Dredd 2012 Review: fear not, Stallone is nowhere to be found

Dredd-3DI will start by getting the bad out of the way early. Dredd, released last fall, was a miserable failure in the theaters failing to come close to covering its $50 million budget. Thus far, it appears to be selling well on video so it may find some success yet. While it was not the film that the fans of the character had been looking for, it was a good action film.

Created by John Wagner and Carlos Ezquerra, Judge Dredd (Joseph Dredd to his friends, if he had any) first appeared in 1977 and was an instant hit with readers. Set in a typical sci-fi style dystopian future, the stories of Dredd and the other Judges were violent for the time and dark but with a fair bit of wry humor mixed in. For a story set in a future United States, Dredd’s adventures seemed very British and had a sensibility that seemed odd to American readers. The character first appeared in 2000 A.D., a quirky magazine, and the humor in the Judge’s adventures was a major part of the story. Many early fans stayed with Dredd’s adventure because of use of humor.

The film Dredd however, looks at the concept and character through the dark lenses Hollywood seems to be using when looking at any comic book property these days. What little humor that works its way onto the screen is as dark as it gets and usually a direct result of a very violent act. The level of violence is extreme but handled in such a way that it is never very gory or overwhelming rather it is stylized in such a way that it is very easy to stay detached. Unfortunately this also has the effect of keeping the audience from ever really forming an attachment for or empathy with the characters. It is this lack of a deep connection to the viewer that is the film’s first great weakness. Dredd the person is a cypher and it is hard think of him as anything more than the guy training rookie Judge Anderson (Olivia Thirlby-Juno).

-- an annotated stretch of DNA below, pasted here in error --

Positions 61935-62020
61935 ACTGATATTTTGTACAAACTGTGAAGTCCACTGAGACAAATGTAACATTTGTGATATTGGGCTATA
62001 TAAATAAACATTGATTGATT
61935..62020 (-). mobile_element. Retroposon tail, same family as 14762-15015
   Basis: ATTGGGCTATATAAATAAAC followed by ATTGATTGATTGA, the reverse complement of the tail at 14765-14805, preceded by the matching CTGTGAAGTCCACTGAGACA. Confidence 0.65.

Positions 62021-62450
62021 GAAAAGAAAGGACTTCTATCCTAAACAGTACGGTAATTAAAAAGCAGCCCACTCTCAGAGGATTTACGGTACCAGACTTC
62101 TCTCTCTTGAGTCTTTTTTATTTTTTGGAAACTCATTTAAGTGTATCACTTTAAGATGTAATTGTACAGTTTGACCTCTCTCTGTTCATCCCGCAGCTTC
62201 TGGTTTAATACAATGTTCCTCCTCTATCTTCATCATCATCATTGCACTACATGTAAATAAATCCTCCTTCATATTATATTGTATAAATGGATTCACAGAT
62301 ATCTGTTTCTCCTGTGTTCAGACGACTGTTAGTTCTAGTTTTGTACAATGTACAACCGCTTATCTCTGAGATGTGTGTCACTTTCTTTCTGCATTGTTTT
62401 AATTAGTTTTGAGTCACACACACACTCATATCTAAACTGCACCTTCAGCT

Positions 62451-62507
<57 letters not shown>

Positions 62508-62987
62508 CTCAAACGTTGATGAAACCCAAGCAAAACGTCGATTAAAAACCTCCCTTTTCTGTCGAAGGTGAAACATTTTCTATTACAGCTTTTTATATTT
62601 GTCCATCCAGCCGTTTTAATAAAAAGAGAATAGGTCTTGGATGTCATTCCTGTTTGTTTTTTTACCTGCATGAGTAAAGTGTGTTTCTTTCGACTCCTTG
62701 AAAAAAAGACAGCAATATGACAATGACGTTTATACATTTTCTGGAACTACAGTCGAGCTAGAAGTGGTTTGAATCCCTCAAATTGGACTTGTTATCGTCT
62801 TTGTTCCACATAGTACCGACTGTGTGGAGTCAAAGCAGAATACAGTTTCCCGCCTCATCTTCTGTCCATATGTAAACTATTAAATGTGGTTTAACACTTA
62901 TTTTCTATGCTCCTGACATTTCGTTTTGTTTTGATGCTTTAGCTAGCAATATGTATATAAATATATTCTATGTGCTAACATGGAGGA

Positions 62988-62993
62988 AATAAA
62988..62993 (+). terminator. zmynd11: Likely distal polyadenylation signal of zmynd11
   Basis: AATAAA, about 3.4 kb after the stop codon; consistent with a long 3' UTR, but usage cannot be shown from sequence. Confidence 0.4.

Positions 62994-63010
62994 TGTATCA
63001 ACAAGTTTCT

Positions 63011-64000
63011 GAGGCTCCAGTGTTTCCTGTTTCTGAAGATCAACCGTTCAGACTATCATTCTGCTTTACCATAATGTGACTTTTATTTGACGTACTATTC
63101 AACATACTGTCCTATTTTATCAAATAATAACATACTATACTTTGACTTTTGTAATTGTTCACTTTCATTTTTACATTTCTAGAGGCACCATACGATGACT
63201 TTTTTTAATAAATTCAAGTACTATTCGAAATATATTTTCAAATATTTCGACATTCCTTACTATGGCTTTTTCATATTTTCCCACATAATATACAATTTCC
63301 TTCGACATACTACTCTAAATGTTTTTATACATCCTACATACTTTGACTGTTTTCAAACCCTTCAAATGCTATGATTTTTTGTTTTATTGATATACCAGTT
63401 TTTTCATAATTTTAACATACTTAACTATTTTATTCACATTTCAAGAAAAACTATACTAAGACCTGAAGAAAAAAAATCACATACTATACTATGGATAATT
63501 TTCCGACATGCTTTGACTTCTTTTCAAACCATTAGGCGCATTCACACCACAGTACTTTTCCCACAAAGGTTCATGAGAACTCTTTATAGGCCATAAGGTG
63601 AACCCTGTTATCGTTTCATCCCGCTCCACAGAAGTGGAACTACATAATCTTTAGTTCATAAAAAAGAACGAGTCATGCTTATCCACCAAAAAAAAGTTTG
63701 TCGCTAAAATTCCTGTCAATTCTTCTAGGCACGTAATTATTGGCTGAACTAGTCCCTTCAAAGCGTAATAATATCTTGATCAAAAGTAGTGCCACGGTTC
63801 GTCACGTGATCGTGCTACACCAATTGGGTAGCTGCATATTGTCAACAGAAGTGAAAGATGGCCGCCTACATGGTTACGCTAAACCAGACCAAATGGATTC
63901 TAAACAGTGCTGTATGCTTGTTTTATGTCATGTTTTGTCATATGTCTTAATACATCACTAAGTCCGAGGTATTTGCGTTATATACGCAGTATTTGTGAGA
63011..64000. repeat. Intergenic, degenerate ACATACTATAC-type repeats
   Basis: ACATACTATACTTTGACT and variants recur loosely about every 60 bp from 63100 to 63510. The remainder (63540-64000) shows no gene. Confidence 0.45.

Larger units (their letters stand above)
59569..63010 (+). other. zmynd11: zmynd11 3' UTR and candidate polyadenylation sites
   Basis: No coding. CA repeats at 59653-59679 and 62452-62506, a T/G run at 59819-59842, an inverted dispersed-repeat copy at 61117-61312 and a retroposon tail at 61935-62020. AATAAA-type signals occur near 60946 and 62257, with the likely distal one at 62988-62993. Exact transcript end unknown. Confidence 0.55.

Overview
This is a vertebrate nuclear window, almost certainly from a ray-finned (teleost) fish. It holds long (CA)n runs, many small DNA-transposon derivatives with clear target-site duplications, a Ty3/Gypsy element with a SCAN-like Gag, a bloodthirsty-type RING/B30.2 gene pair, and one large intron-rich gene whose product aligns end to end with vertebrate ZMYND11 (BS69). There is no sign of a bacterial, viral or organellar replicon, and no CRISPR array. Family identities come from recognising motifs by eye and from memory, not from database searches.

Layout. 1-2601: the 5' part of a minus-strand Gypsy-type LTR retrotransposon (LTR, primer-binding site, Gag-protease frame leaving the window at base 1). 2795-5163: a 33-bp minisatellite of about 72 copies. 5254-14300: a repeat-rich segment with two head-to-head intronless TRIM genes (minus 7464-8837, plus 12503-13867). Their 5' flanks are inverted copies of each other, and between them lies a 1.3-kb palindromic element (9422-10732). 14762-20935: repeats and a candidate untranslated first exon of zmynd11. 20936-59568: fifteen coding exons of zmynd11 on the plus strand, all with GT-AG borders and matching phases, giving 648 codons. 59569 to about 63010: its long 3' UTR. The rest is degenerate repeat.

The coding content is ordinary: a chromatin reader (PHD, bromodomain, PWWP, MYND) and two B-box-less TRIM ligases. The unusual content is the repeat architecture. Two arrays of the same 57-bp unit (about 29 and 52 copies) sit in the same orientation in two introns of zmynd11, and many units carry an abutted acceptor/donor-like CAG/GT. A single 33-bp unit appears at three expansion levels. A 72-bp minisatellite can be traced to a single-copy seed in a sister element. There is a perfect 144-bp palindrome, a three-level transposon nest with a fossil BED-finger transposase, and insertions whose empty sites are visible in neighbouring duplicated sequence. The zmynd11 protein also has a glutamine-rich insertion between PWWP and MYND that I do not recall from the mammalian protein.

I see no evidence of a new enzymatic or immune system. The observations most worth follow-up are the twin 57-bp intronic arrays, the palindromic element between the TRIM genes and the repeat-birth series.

A bright spot is Lena Headey (Queen Gorgo in 300) as the villain Ma-Ma. Ma-Ma is a far cry from a textbook baddie and Headey injected a lot of character into an underwritten part. While Ma-Ma is not drawn from any specific part of the original Dredd stories, she feels fully formed almost immediately and is a powerful and compelling person when on screen. She is not evil, just dead inside and that deadness spreads out to everything she touches.

Unfortunately Karl Urban (Star Trek, RED) as Dredd is the films greatest strength and at the same time it’s greatest weakness. He plays Dredd perfectly, creating the same odd allure that the character has in the comics. But it is that spot-on characterization of Dredd that weakens the film as the character is not very interesting. In the comics he is a symbol that you never really get to know. The whole ‘never take the helmet off’ idea is a strong one and the character is the symbol that Batman would be if you didn’t know that Bruce Wayne was under the cowl. But that same symbol status dooms the film to being enough like the source material that it will never really grab the audience and pull them in.

Dredd (the comic) proves to me that there really are comics that should not be adapted into films. As good as Dredd (the film) is and there is a lot to enjoy, it is just faithful enough to the comics that it fails to be a great film.


What do you think? Leave a comment.

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While I quietly wait for a really good excuse to go on an interstate mayhem spree, I read comics and watch movies. While I do the "writing" here, my wife makes it readable.